Thursday

30th Jun 2022

Culture to get special treatment in US trade talks, Barroso says

  • European film and music should be protected, 14 member states say (Photo: EUobserver)

Special treatment of culture "makes sense," European Commission president Jose Manuel Barroso has said in relation to upcoming EU-US trade talks.

Speaking at the European Business Summit in Brussels on Thursday (16 May), he noted that "cultural diversity" has a special mention in the EU treaties, allowing member states to treat related products - such as books, films and music - differently to other items in the internal market.

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"Having special quotas and cultural subsidies is accepted in Europe and the European Commission wants to keep it," he said.

The statement is likely to be welcomed in Paris, where the "cultural exception" is an emotive topic.

It also follows a visit by French President Francois Hollande to Brussels on Tuesday.

European culture ministers from Germany, France and 12 other member nations earlier this week called for the audiovisual sector to be exempt from negotiations for the EU-US free trade deal.

The French-inspired initiative emerged on Tuesday, the day after British Prime Minister David Cameron, on a visit to Washington, said that all subjects and products should be up for discussion in the coming negotiations on the proposed free trade area.

The letter - signed by culture ministers from Germany, France, Austria, Belgium, Bulgaria, Cyprus, Hungary, Italy, Poland, Portugal, Romania, Slovakia, Slovenia and Spain - called for maintaining the European Union position "which has always excluded audiovisual services, in the World Trade Organisation as well as bilateral talks, from any agreements on trade liberalisation."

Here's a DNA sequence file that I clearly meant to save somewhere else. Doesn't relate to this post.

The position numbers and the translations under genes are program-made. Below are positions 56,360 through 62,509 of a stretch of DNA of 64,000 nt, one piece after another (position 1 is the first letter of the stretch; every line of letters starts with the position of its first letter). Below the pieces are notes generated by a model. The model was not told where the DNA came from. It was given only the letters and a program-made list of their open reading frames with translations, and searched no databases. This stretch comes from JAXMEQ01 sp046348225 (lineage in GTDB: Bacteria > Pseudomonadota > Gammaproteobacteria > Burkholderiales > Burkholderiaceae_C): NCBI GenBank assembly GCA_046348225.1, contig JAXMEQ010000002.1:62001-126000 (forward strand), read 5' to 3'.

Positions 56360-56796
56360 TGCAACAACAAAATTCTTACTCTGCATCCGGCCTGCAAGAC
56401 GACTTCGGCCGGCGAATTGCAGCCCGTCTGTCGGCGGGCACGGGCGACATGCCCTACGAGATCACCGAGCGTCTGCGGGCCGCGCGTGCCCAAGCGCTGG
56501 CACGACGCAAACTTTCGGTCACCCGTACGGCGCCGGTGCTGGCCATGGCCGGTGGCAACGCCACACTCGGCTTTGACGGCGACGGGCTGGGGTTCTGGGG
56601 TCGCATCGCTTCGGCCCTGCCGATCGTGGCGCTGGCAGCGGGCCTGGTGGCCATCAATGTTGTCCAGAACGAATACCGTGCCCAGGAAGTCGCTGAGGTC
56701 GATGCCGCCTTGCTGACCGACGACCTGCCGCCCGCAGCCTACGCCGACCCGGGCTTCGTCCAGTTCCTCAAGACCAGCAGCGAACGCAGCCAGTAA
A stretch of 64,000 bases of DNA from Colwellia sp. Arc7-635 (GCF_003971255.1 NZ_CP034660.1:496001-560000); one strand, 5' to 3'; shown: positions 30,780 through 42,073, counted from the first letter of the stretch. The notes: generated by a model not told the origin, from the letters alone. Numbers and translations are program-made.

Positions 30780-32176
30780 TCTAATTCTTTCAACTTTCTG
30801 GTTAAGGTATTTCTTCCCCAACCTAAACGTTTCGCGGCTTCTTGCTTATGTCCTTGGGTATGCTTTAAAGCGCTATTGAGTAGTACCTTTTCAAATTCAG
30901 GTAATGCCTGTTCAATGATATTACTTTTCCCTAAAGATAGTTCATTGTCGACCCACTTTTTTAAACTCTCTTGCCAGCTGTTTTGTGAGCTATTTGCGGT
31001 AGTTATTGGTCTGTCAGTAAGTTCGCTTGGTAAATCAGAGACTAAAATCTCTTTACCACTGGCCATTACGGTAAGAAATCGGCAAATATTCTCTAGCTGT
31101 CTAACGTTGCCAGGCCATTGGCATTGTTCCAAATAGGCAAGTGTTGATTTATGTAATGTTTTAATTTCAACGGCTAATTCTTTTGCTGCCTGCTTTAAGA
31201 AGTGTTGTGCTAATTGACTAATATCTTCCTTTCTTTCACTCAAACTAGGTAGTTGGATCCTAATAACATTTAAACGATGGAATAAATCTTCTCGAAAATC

Meanwhile, EU culture ministers meeting on Friday in Brussels will discuss cultural diversity in the context of the transatlantic trade talks.

Last month EU trade commissioner Karel De Gucht said that policies that help protect European culture and media from the Hollywood dominance would not be part of the talks.

"Europe will not put its cultural exception at risk through trade negotiations," De Gucht said.

But MEPs are divided on whether the European culture sector should be excluded.

Some deputies have argued that excluding areas from trade talks even before they begin is unhelpful.

Last month (25 April) deputies on the parliament's international trade committee backed a report by Portuguese centre-left deputy Vital Moreira by 23 votes to five calling for the EU's priorities to include the opening up of the public procurement and financial services sectors.

But an amendment calling for cultural and audiovisual services to be excluded from talks was narrowly carried by 14 votes to 11.

When negotiations are completed, the EU-US agreement would be the biggest bilateral trade deal ever negotiated.

The European Commission says it could add around 0.5 percent to the EU's annual economic output.

In addition to culture, the French government has also said the EU should exclude defence from trade talks.

In another area, Brussels and Washington are already sparring over the sensitive subject of genetically modified crops and the food products that include them.

The EU has much more restrictive policies than the US in this field.

Negotiations on the so-called Transatlantic Trade and Investment Partnership (TTIP) are supposed to start after the G8 summit in London on 17 and 18 June.

Analysis

Liberty and the EU-US trade talks

The conflict over 'l’exception culturelle' is illustrative of a more fundamental dividing line in trade politics within the European Union.

Barroso hits back at French critics

EU commission chief Barroso has said his left-wing French critics are "protectionists" who use "exactly the same language as the far right."

Opinion

EU-US trade - the value of shared values

The EU and the US will soon be launching negotiations for a Transatlantic Trade and lnvestment Partnership, one of the most ambitious bilateral initiatives in the world to create jobs and growth through trade and investment.

EU Parliament interpreters stage strike

Interpreters at the European Parliament are fed up with remote interpretation, citing auditory health issues given the poor quality of the online sessions.

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